Imagine living next door to a tiger, puma or crocodile, or a lemur, mountain lion, honey badger or ostrich.
Strange as it may sound, there are at least 2,500 wild animals in private collections in England, including snakes and scorpions, 300 wild cats, more than 200 primates – and even two elephants.
As exotic pet ownership soars, the British Veterinary Association (BVA) is urging people to reconsider their choices, fearing many owners buy them on a whim and then struggle to look after the animals properly.
More than eight in 10 vets raised concerns about the welfare of exotic reptiles, amphibians, birds and other animals in a BVA report, with most blaming what they called “irresponsible animal ownership”.
Vets said nearly 60% do not have their basic welfare needs met, while more than a quarter of those surveyed reported a rise in the number of exotic animals brought in for treatment in the past year.
“We understand why so many people would love to have them as pets, as they are unusual and are a bit different to owning a cat or a dog,” said Justine Shotton, a veterinary surgeon and senior vice-president at the BVA.
“But it is so important not to buy exotic species on a whim as they have very complex needs and it can be both challenging and expensive to look after themproperly.”
Many exotic pets have particular environmental, dietary and housing needs and require specialist care that may be available only in certain parts of the country.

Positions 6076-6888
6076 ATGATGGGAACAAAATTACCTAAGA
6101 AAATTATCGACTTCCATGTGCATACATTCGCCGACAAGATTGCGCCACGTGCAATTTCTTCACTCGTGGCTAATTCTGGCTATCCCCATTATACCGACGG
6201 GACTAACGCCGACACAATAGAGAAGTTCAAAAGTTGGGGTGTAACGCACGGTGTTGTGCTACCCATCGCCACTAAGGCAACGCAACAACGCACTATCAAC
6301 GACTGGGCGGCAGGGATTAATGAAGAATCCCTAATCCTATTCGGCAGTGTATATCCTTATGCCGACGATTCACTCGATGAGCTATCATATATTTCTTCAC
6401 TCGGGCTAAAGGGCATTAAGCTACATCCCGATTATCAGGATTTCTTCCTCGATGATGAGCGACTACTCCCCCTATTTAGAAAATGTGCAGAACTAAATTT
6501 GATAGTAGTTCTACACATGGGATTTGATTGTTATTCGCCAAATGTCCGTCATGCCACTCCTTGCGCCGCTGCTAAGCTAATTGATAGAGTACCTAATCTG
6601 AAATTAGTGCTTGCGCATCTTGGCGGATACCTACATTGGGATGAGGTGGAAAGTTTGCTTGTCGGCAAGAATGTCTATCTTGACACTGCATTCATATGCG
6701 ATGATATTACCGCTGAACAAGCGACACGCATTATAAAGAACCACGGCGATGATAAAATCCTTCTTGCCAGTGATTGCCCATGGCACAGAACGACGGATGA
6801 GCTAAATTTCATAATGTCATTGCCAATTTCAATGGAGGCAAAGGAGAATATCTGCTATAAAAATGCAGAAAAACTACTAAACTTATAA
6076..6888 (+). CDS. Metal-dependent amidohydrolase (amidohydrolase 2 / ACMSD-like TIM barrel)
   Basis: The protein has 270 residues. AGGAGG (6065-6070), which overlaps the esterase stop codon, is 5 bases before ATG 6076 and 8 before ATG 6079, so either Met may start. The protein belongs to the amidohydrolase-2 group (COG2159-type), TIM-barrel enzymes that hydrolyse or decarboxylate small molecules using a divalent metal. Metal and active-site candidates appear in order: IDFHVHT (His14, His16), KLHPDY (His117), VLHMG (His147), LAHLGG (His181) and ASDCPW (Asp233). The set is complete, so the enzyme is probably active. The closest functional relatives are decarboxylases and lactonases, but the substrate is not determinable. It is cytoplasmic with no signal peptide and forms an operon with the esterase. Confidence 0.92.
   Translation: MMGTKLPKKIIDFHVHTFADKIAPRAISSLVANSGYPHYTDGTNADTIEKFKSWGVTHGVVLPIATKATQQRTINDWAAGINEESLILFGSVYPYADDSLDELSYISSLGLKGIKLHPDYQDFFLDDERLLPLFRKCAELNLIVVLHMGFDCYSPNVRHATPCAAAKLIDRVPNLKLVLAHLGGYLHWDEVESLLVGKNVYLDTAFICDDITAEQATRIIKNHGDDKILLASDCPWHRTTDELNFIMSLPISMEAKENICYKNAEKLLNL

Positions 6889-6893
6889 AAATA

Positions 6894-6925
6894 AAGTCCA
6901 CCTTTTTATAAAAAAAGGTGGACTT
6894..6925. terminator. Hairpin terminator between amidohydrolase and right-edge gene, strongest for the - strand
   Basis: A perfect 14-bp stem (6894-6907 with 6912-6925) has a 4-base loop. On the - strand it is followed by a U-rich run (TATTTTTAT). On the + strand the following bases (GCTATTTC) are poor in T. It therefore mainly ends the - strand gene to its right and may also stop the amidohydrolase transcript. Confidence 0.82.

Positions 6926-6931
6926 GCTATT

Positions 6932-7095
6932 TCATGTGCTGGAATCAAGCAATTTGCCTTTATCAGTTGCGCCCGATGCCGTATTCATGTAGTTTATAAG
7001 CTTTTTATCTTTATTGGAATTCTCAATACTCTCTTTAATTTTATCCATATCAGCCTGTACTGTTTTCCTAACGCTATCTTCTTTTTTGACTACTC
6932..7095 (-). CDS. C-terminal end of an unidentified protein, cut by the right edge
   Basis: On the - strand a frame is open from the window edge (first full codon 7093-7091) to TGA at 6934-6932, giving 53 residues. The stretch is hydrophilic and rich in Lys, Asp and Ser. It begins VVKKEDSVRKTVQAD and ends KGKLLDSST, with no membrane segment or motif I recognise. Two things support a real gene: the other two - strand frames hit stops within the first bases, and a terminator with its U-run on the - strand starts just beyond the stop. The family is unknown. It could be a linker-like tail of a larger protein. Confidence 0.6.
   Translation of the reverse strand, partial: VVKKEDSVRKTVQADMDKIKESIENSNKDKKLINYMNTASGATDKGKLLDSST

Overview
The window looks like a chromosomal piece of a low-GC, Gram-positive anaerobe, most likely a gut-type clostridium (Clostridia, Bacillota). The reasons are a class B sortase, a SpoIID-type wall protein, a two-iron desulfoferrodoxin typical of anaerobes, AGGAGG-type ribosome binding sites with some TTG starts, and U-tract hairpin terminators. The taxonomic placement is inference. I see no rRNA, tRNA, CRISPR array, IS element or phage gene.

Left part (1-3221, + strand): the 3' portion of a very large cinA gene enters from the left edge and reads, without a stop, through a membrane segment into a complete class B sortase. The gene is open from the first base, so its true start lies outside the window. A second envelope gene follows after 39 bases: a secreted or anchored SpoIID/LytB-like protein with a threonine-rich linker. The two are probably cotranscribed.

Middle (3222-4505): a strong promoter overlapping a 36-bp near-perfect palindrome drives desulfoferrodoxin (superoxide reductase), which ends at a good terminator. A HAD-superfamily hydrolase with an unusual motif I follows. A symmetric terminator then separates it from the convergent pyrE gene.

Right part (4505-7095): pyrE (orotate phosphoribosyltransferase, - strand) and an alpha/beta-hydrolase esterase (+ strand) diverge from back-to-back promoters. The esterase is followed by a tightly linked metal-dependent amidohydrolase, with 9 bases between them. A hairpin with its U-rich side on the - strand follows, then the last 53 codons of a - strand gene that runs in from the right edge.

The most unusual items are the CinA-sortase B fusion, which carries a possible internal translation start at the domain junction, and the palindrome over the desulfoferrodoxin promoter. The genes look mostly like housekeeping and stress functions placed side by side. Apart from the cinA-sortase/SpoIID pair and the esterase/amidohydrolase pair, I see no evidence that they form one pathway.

Some animals also have specific heating, lighting or UV needs that people could struggle to pay for because of soaring energy bills.
The BVA is campaigning for stricter rules for online sales and advertising of exotic animals, while it says the importing of amphibians and reptiles caught in the wild for the pet trade should be banned. It also wants a register of ownership and for owners to pass a test to prove they can care for an exotic pet.
“We know people who keep these animals have the right intentions to give them the best care they can, but their needs can be difficult to meet, particularly if they are a new pet and owners are not sure exactly what they require,” Justine added.
“We want potential buyers to take the extra time to really think twice about if they can look after them properly, as well as encouraging them to do proper research to ensure they know exactly what the species needs to live a happy and healthy life.”
This article by Nada Farhoud was first published by The Mirror on 19 February 2023. Lead Image: Getty Images.
What you can do
Support ‘Fighting for Wildlife’ by donating as little as $1 – It only takes a minute. Thank you.
Fighting for Wildlife supports approved wildlife conservation organizations, which spend at least 80 percent of the money they raise on actual fieldwork, rather than administration and fundraising. When making a donation you can designate for which type of initiative it should be used – wildlife, oceans, forests or climate.